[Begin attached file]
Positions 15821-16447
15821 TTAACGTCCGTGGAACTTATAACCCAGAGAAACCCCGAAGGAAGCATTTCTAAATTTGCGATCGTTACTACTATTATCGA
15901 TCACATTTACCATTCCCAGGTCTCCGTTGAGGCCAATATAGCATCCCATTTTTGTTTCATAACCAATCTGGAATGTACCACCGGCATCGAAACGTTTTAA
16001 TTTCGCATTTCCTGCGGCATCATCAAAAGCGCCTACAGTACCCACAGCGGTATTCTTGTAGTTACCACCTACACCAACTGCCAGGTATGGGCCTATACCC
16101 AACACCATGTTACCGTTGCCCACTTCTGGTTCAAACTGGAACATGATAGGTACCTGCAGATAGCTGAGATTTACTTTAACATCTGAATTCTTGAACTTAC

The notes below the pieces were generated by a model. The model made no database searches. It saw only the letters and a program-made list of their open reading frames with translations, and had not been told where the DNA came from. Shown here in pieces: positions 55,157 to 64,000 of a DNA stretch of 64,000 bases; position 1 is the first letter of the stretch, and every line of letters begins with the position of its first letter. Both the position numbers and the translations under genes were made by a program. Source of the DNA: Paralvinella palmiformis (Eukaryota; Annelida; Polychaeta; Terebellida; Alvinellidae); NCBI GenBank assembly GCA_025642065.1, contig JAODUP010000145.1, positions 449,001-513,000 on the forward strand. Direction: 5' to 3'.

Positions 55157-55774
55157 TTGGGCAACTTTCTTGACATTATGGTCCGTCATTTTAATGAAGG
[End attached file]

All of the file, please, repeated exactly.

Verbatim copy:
Positions 15821-16447
15821 TTAACGTCCGTGGAACTTATAACCCAGAGAAACCCCGAAGGAAGCATTTCTAAATTTGCGATCGTTACTACTATTATCGA
15901 TCACATTTACCATTCCCAGGTCTCCGTTGAGGCCAATATAGCATCCCATTTTTGTTTCATAACCAATCTGGAATGTACCACCGGCATCGAAACGTTTTAA
16001 TTTCGCATTTCCTGCGGCATCATCAAAAGCGCCTACAGTACCCACAGCGGTATTCTTGTAGTTACCACCTACACCAACTGCCAGGTATGGGCCTATACCC
16101 AACACCATGTTACCGTTGCCCACTTCTGGTTCAAACTGGAACATGATAGGTACCTGCAGATAGCTGAGATTTACTTTAACATCTGAATTCTTGAACTTAC

The notes below the pieces were generated by a model. The model made no database searches. It saw only the letters and a program-made list of their open reading frames with translations, and had not been told where the DNA came from. Shown here in pieces: positions 55,157 to 64,000 of a DNA stretch of 64,000 bases; position 1 is the first letter of the stretch, and every line of letters begins with the position of its first letter. Both the position numbers and the translations under genes were made by a program. Source of the DNA: Paralvinella palmiformis (Eukaryota; Annelida; Polychaeta; Terebellida; Alvinellidae); NCBI GenBank assembly GCA_025642065.1, contig JAODUP010000145.1, positions 449,001-513,000 on the forward strand. Direction: 5' to 3'.

Positions 55157-55774
55157 TTGGGCAACTTTCTTGACATTATGGTCCGTCATTTTAATGAAGG